LAST week was the 10th anniversary since South African songbird Brenda Fassie passed on. Many local papers dedicated space and reportage to her legacy.
She was celebrated and remembered on television and her music was played all week on radio stations. I write here of Zimbabwean stations and publications too. Phone-in programmes had people abuzz sending messages that celebrated her life and illustrious career. On social sites people temporarily changed their profile pictures for her images.
Some loaded links to her songs and videos and posted pictures of her on their timelines. No doubt about that, “maBree” was and will always be a legend and her music is timeless. She deserved all this praise and honour. My question at the end of it all does not begrudge Fassie and what the people did to celebrate her life after 10 years, but rather is a patriotic claim and observation to say the least.
I wish to ask all Zimbabweans and sundry if we cannot do the same for our local music heroes who have since passed on?
What stops us from celebrating the lives of musicians like Paul Matavire, Solomon S’kuza, Sam Banda, Chiwoniso Maraire, Fanyana Dube, Beater Mangethe, Ndux Malax, Andy Brown, Simon Chimbetu, Tongai Moyo, Lameck ‘Chikwari’ Moyo, Sizanani Moyo, Mxhe Kento Nkomo, Leornard Dembo, System Tazvida, Abson Ndebele and many others in the same way we celebrate those from Mzansi and asunder?
How many people in our country still remember exactly when these superstars left us and for how long they have been without us? Does it mean that they did not through their music touch our lives and souls the same way the likes of Fassie did? Did they not reach the legendary status in our country at least?
Would I be out of order if I noted that we as Zimbabweans seem to suffer from a serious inferiority complex at times when it comes to celebrating our own talent? Mzwakhe Mbuli once recited a poem about a nation in denial. Are we a nation in denial? When will it be cool to play Jeys Marabini music in a Mercedes-Benz? When will we sing our own songs proudly and hold our own artistes with high esteem?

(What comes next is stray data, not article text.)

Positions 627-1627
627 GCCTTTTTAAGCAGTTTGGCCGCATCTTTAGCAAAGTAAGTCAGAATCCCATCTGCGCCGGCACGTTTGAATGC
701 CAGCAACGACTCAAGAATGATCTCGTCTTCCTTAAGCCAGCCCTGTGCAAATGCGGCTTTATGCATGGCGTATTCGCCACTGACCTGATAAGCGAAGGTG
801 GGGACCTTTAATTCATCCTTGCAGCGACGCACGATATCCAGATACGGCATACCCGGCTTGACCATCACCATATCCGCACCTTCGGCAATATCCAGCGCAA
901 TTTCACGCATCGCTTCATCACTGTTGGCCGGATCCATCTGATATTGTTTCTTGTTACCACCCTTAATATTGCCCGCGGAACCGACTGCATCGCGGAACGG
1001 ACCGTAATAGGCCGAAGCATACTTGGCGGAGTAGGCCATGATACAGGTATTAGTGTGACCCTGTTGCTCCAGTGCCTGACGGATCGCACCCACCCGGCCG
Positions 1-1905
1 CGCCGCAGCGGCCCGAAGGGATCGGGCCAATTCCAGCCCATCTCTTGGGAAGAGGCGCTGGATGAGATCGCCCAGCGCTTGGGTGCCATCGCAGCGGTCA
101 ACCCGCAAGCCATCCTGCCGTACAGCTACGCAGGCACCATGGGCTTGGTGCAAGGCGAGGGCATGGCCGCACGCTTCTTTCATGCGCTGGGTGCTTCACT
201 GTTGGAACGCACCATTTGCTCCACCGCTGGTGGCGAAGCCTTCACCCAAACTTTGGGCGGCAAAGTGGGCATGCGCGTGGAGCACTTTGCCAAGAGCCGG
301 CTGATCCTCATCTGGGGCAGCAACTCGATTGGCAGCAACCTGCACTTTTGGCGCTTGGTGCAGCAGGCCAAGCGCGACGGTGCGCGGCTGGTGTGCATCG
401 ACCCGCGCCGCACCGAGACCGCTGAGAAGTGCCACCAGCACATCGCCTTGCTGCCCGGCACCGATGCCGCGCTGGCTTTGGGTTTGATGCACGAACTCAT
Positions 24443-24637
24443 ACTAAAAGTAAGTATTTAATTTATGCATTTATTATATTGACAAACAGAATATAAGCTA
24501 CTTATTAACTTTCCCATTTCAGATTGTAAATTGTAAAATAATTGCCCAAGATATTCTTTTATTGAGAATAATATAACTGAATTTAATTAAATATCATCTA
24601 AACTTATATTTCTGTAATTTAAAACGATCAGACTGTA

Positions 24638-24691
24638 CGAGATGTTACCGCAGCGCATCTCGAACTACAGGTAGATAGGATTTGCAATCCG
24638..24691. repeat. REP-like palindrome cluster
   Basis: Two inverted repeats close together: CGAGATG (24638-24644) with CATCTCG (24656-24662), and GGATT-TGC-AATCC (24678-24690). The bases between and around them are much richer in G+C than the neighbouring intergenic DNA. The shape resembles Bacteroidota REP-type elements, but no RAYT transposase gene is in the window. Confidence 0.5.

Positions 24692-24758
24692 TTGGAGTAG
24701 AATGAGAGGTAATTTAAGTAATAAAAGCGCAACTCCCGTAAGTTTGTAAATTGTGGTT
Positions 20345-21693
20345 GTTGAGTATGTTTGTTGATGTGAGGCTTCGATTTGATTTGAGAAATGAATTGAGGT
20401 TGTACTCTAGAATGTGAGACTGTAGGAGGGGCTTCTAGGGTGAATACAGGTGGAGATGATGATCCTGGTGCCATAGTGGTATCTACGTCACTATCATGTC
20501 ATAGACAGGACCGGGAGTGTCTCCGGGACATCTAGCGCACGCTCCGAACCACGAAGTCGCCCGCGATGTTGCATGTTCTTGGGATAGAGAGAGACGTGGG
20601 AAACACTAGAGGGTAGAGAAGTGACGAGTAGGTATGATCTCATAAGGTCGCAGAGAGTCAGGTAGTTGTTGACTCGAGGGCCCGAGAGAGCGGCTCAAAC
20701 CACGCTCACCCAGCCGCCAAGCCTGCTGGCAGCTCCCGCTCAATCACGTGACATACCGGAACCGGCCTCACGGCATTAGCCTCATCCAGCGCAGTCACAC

I do not think this has anything to do with creativity at all. It is not that our people do not like local music, for Zimbo’s sake that is music sung in our own mother languages! Why then must it be inferior? The inferiority is assumed by a culture of classifying most foreign music and artistes as more classy and as high status compared to listening and dancing to local music.
It’s “cool” and “classy” to be tweeting, face booking and blogging about the Beyoncé, Solange and Jay-Z saga than it is to do the same about Ndolwane Super Sounds. Just imagine these stars were involved in a push, kick and shove in a lift last week and the incident went viral at the expense of 200 innocent girls kidnapped in Nigeria. That is how “plastic” our world has become. It’s all about “Keeping up with the Joneses” and Zimbabweans have not been left out.
I see no reason why it should be difficult to honour our late stars. If we cannot dedicate a day to each one of them then at least a week to all of them in a year should suffice. When we suggest festivals, a hall of fame, exhibitions the defence draw card is always lack of funds to do it.
Fair enough then, we could gazette a week in a year that is officially set aside to celebrate our yester-year greats. In that week we could do the same we have done for Fassie and Bob Marley. Television could show their biographies, their music could be played on radio stations throughout that week and local papers could publish articles dedicated to their lives and careers.
That costs us almost nothing as Zimbabweans, but just our conscience and appreciation. It may be farfetched to ask for, but how I long one day to see our children in schools read about the illustrious careers of former Zimbabwean musicians and actors and what they did for the country.
I hope one day they will crack their heads in exams trying to remember which song belonged to what artiste and try their best to remember when a particular artist passed on. I even hope they will do a practical criticism of their songs the same way we parroted who was minister of what when we went to school and the same way we dissected William Shakespeare’s work in our times at school.
I believe nobody will honour our own if we do not do it first. Keep walking.
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